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After They’d Gone

Amanda Pica

The third house in the row sat empty, like all the others. Mariya and Leo stood in the side-yard of the stranger’s house, in that part known only by the people intimately connected to a home. Leo called it an in-between place. He slipped his small hand into hers and she held onto him. He’d stopped asking about the people two weeks ago, a few days after they’d all vanished.

A warm breeze ruffled Leo’s dark hair and made the house’s curtains flutter in the open windows. The movement gave an impression of life but it had been long enough now that Mariya knew better. In those first few uncertain days, the alarms and radios and robot vacuum cleaners still obeyed their missing masters and her heart would leap with every noise or motion. The electronics had all joined the silence quicker than she’d expected.

“How many more today, Mommy?”

Mariya squeezed his hand in response. “Only a few.”

“We mustn’t give up hope.” Leo parroted back a familiar phrase she whispered to him at their lowest moments, to keep him focused on what came next and to keep herself from dwelling on what came before. The flatness in his voice had started three days ago. Another worry to stack on top of all the others.

“That’s right, buddy. If we’re still here, who knows who else is.”

“Mrs McCarthy isn’t.” He pronounced his teacher’s name like there was an eff sound in the middle.

Mariya only nodded. The school had been empty, too. A loading dock in the back had been wide open, with a truck partly emptied. A dolly had lain on the ground, boxes toppled in an arc around it.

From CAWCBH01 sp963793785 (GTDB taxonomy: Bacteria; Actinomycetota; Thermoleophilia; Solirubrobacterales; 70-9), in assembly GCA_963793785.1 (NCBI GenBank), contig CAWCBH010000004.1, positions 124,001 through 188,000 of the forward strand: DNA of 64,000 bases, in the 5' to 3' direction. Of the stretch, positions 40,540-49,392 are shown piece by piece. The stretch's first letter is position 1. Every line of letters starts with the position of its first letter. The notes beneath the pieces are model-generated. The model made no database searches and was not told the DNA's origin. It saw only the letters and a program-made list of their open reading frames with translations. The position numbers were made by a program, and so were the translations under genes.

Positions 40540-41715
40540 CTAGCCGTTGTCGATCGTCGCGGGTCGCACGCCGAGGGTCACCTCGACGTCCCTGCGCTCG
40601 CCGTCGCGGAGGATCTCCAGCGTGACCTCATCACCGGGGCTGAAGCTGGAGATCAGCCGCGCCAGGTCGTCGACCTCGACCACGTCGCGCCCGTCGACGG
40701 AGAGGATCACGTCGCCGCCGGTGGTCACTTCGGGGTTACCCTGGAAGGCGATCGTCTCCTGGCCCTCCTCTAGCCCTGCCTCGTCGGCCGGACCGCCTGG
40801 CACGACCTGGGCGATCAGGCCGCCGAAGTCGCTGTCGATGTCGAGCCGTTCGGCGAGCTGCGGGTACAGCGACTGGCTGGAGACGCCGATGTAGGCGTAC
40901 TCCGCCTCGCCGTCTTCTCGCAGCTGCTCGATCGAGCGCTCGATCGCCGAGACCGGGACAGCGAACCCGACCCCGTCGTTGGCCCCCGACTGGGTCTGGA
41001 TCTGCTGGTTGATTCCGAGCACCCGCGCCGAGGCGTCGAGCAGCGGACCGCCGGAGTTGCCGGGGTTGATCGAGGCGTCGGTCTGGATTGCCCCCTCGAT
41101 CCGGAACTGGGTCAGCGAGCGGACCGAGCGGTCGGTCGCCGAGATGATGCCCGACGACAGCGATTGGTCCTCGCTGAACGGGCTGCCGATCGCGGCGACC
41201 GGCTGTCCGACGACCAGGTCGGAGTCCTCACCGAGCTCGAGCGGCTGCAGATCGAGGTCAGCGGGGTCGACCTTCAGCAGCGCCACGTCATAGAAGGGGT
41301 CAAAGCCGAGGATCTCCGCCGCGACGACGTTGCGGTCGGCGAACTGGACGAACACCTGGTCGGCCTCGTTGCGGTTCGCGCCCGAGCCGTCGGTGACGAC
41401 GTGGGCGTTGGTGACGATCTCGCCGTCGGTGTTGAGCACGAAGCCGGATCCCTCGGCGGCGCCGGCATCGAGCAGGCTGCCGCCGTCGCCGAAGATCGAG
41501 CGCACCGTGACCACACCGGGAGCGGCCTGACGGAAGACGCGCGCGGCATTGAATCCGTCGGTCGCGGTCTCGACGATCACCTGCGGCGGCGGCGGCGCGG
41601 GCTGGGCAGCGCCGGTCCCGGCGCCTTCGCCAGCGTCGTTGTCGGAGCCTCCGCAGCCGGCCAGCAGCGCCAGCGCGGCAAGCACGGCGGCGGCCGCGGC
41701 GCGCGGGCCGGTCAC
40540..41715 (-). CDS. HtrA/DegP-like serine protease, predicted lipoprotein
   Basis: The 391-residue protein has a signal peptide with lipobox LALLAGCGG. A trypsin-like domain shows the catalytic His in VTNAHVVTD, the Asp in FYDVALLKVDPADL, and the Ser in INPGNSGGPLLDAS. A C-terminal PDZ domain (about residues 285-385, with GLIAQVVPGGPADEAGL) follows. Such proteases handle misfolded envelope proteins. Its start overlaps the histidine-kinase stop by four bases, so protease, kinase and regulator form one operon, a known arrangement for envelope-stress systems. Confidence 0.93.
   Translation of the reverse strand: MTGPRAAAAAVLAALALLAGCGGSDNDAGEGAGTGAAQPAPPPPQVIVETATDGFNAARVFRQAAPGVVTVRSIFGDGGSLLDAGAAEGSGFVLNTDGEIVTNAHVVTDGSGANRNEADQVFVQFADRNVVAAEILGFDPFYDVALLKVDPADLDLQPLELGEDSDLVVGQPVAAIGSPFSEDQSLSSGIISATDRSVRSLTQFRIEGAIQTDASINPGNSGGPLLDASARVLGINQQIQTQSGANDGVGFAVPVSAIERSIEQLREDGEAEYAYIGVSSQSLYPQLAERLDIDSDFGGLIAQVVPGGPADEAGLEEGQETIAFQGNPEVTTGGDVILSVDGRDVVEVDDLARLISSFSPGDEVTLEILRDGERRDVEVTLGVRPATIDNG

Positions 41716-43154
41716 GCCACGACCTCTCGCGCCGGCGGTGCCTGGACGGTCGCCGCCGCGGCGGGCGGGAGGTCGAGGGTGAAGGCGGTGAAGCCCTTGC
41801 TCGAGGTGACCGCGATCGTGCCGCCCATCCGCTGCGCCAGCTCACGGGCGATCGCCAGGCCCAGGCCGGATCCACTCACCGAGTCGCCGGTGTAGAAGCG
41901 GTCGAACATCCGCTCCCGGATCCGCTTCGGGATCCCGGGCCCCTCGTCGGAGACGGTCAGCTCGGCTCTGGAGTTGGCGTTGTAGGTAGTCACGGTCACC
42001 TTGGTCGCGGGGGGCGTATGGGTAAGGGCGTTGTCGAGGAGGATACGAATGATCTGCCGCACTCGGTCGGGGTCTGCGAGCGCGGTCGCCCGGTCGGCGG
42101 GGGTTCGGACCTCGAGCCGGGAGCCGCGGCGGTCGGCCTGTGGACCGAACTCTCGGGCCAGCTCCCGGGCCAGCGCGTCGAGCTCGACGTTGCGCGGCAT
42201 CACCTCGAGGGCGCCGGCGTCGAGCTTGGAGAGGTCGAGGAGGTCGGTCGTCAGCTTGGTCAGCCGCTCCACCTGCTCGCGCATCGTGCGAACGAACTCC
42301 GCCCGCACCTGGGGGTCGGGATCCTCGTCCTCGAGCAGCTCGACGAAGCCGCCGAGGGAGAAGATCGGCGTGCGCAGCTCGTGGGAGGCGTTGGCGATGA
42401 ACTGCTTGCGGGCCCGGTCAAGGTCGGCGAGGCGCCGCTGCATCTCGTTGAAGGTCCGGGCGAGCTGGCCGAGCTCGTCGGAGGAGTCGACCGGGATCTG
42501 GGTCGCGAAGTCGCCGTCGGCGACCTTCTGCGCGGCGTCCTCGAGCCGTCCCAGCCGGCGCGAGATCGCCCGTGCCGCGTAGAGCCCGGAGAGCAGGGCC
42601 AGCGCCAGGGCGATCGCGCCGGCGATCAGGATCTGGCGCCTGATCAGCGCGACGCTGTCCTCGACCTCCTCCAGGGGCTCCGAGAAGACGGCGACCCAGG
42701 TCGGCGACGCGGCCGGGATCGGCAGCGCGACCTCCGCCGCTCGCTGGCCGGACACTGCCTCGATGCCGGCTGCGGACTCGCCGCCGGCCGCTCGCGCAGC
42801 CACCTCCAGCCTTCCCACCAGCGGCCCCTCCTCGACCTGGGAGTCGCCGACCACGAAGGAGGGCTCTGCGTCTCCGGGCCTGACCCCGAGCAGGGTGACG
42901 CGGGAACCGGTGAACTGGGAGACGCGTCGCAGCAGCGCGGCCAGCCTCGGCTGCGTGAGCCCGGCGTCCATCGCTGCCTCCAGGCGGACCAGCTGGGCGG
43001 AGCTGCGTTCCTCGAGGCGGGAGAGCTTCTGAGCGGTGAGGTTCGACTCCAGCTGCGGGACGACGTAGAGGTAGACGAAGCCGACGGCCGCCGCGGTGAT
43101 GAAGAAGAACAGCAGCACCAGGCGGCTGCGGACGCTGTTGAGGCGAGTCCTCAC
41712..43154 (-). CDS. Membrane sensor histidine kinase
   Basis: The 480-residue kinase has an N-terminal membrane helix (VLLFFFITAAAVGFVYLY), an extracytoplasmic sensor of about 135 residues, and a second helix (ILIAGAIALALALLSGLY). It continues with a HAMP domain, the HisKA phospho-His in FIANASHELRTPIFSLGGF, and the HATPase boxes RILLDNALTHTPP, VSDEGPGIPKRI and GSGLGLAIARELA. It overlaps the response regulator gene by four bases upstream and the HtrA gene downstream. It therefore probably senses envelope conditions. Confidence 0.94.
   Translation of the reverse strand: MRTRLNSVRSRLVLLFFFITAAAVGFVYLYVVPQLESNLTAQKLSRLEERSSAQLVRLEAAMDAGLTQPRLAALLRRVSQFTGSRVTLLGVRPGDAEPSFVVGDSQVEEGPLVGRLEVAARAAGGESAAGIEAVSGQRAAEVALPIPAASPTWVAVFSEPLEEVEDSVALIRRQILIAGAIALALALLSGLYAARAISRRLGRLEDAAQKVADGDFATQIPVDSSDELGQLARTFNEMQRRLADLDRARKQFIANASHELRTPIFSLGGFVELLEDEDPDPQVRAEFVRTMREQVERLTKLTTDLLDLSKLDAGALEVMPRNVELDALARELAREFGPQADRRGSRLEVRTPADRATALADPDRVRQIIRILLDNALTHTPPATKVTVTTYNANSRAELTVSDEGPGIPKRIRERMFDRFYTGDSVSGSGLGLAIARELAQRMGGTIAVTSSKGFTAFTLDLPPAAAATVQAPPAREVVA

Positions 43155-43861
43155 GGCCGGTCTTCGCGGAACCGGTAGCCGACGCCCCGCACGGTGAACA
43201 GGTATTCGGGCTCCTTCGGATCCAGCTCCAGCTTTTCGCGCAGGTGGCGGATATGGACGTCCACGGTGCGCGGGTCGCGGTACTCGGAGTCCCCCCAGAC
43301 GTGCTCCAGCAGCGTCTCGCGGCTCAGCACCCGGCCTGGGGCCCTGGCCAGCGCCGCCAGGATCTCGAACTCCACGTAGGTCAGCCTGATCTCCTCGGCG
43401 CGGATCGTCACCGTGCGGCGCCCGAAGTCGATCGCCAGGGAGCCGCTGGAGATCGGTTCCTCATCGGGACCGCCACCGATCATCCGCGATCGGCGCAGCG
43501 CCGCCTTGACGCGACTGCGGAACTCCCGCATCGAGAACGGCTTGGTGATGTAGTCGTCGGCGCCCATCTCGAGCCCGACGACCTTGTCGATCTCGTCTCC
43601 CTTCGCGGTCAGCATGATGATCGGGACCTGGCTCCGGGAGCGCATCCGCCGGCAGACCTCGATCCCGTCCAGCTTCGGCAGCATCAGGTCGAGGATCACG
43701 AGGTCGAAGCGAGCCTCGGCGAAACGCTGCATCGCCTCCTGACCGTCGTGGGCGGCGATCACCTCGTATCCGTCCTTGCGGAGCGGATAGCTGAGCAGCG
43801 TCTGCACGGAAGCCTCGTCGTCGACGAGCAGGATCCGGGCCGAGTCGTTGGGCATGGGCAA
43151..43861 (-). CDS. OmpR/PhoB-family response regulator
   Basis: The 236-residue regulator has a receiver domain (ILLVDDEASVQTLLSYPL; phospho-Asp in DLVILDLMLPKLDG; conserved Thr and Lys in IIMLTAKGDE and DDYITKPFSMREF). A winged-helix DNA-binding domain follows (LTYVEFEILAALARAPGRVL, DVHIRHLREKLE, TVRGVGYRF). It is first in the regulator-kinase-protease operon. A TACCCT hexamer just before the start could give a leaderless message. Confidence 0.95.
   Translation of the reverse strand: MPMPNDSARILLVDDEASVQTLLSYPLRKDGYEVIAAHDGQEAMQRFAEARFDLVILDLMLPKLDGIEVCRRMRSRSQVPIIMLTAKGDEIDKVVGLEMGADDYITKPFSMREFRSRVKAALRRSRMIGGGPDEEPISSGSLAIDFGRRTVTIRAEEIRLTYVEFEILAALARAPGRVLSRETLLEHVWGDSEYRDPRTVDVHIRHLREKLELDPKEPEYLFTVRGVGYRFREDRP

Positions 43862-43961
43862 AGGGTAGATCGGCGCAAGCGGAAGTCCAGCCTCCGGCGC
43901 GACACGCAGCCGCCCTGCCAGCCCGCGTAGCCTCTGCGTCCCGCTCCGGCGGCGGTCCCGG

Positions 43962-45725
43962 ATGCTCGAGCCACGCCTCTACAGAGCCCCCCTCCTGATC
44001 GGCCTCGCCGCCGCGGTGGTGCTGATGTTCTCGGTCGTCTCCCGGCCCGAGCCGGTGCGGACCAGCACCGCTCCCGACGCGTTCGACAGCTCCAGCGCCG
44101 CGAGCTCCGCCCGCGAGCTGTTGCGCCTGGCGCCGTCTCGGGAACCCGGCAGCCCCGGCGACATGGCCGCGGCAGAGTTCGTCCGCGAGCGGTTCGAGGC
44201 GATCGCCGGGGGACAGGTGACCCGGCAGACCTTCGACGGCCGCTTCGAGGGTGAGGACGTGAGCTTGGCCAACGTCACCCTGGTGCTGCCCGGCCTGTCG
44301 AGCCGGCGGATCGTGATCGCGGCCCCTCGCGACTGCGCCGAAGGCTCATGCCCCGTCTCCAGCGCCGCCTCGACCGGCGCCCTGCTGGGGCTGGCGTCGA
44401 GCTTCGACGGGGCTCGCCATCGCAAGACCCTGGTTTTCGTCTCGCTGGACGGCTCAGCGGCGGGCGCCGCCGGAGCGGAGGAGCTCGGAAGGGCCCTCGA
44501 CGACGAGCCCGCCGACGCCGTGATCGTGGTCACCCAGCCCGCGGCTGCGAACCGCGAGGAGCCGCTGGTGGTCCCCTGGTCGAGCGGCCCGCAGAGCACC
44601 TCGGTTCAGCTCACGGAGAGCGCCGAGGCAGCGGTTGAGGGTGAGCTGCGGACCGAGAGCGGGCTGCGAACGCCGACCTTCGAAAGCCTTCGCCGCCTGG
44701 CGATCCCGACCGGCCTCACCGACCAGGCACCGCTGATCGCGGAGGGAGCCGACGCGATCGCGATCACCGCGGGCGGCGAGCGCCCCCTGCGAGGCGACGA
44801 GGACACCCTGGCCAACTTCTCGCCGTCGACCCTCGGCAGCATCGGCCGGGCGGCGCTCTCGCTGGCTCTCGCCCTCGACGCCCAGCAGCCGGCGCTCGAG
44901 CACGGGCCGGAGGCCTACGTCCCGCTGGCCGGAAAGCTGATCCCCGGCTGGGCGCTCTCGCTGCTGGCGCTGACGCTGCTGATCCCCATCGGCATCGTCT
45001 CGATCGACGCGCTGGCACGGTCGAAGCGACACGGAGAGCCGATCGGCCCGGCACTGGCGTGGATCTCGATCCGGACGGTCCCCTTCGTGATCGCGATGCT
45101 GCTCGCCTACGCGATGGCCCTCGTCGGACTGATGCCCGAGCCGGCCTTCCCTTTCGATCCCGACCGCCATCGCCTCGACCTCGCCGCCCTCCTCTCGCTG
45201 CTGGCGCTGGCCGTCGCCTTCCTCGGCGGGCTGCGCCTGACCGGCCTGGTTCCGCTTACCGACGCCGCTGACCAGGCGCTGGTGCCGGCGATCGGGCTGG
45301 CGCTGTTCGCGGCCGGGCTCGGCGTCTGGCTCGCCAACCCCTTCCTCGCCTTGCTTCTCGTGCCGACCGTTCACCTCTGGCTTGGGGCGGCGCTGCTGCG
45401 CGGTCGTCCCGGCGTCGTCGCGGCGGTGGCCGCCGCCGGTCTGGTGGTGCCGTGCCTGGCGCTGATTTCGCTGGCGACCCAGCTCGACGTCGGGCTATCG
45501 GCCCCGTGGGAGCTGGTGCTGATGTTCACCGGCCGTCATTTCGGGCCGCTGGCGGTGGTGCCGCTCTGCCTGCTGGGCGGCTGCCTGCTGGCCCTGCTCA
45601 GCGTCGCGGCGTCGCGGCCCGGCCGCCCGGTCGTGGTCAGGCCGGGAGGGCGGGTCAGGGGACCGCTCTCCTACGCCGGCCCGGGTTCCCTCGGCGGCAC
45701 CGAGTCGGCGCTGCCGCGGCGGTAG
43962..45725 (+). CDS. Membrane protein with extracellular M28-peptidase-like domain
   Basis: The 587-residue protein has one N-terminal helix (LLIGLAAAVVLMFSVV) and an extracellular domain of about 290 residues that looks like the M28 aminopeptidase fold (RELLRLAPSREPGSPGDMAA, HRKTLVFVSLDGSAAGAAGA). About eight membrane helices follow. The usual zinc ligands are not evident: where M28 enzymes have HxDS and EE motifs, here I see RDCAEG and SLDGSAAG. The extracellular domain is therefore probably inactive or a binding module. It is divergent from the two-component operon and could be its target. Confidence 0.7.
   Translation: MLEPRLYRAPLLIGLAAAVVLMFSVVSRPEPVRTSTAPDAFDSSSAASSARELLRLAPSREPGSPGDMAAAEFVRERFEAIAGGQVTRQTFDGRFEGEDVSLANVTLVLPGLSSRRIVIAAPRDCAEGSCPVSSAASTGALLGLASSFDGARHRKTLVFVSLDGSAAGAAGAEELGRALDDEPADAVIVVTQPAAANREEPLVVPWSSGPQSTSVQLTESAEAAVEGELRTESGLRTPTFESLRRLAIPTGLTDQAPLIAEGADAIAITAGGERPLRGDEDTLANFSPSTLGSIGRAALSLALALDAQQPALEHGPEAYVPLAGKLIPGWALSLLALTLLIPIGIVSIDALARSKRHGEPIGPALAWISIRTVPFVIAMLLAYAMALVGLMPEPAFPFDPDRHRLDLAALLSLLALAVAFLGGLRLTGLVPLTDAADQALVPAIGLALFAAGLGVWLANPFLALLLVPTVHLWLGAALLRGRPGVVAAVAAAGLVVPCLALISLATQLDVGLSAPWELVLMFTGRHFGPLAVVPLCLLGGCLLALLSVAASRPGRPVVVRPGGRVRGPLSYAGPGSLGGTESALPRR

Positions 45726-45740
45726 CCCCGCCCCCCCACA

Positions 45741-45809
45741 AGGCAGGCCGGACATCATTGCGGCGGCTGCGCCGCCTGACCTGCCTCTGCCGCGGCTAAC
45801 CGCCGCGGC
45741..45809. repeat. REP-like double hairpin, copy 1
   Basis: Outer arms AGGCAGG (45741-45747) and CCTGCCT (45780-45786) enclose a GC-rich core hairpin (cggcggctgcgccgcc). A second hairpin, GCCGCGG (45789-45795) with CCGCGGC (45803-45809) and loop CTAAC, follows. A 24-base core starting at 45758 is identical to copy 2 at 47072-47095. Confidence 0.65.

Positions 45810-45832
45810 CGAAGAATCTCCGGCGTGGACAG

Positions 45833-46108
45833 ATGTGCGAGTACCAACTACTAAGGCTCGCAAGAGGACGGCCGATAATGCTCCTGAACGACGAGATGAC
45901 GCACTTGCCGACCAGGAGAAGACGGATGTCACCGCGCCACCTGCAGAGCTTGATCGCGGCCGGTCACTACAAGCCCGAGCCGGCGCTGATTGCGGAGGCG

Leo stared at one of the windows in the empty house, then pointed at it. A terrified house cat peeked over the sill.

“Stay here, buddy.”

Mariya slid a large hunting knife out of her pocket, clicked the blade open, and the cat retreated into the dark house. She slashed the screen to make an opening big enough for the cat to escape. She’d probably never see it again, but at least now it had a choice.

Mariya plastered a too-big smile on her face and spun back around.

“Ready to keep going?”

Leo nodded and took her hand again. Through the landscaped yard, around the back to the next in-between place. They’d got to an expensive part of town with manicured flower beds. Weeks of abandonment left the delicate, careful blooms needing weeding and watering. Nature took back its rightful place with ease as though it had only been biding the time until the humans left.

Another empty house. Leo sighed.

“Want to stay here, in this one? Maybe there’s toys.” Mariya wiggled his hand and raised her eyebrows. It’d be an earlier stop than the pattern they’d established, an arbitrary schedule she’d adopted, but they could both use some rest. He glanced at her.

“Yeah, maybe.”

 After the first couple of days, they’d gone looking for others. They’d both been hesitant to go inside the houses, as though they could violate the private spaces of people who weren’t around to care. It hadn’t taken long for Leo to replace trepidation with wonder, and he explored the new places while Mariya took inventory of supplies. Keeping busy. House to house, neighborhood to neighborhood, taking shelter in the most appealing houses available nearest sunset. They’d tell each other stories as they fell asleep, and Mariya would hold him tight until morning came.

Mariya started toward the front of the house but Leo held her hand firm and didn’t move. She glanced back at him, intending to ask a too-perky question when he cut her off.

“Can we go home?”

Mariya stiffened. Her mouth stretched into a straight line as she tried to shove away the thoughts that came anyway. The painting her mother had given them as a wedding gift. The tiny place where paint had peeled away in the corner of the kitchen in the shape of Italy. The dent on the couch that marked Alex’s favorite spot. Laughing with him at the dining room table over an Uno game. Watching a movie together as a family under a fort made from cushions and blankets. Waking up to a cold bed, thinking he’d left her, only to find the reality was far worse.